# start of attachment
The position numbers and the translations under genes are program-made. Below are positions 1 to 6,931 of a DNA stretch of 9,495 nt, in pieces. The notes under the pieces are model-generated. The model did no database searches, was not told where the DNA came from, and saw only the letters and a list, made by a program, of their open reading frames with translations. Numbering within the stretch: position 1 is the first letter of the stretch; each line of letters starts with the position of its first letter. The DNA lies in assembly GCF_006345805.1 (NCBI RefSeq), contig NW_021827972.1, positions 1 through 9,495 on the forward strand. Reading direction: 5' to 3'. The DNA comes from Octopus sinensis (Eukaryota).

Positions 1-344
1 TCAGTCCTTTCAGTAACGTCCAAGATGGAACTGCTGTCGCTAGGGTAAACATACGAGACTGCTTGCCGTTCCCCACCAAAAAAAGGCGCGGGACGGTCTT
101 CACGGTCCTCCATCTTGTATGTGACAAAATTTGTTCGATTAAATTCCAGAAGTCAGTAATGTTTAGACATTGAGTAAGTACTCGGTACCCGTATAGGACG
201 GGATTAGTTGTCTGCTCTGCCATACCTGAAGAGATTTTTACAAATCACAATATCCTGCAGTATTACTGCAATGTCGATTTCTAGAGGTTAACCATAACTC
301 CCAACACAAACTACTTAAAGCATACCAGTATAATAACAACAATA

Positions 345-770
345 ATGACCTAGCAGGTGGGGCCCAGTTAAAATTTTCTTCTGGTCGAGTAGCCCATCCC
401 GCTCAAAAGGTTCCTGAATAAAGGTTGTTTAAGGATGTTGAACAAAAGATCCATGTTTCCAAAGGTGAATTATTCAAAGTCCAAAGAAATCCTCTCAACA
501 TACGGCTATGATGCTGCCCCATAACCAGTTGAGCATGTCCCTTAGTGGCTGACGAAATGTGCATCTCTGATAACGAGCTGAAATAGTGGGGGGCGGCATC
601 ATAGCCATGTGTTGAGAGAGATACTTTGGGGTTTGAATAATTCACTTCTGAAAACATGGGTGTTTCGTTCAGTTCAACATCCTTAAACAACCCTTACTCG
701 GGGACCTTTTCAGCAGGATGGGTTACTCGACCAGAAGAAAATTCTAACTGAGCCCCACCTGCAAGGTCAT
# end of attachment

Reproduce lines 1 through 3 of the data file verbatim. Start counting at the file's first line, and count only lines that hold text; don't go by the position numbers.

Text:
The position numbers and the translations under genes are program-made. Below are positions 1 to 6,931 of a DNA stretch of 9,495 nt, in pieces. The notes under the pieces are model-generated. The model did no database searches, was not told where the DNA came from, and saw only the letters and a list, made by a program, of their open reading frames with translations. Numbering within the stretch: position 1 is the first letter of the stretch; each line of letters starts with the position of its first letter. The DNA lies in assembly GCF_006345805.1 (NCBI RefSeq), contig NW_021827972.1, positions 1 through 9,495 on the forward strand. Reading direction: 5' to 3'. The DNA comes from Octopus sinensis (Eukaryota).

Positions 1-344
1 TCAGTCCTTTCAGTAACGTCCAAGATGGAACTGCTGTCGCTAGGGTAAACATACGAGACTGCTTGCCGTTCCCCACCAAAAAAAGGCGCGGGACGGTCTT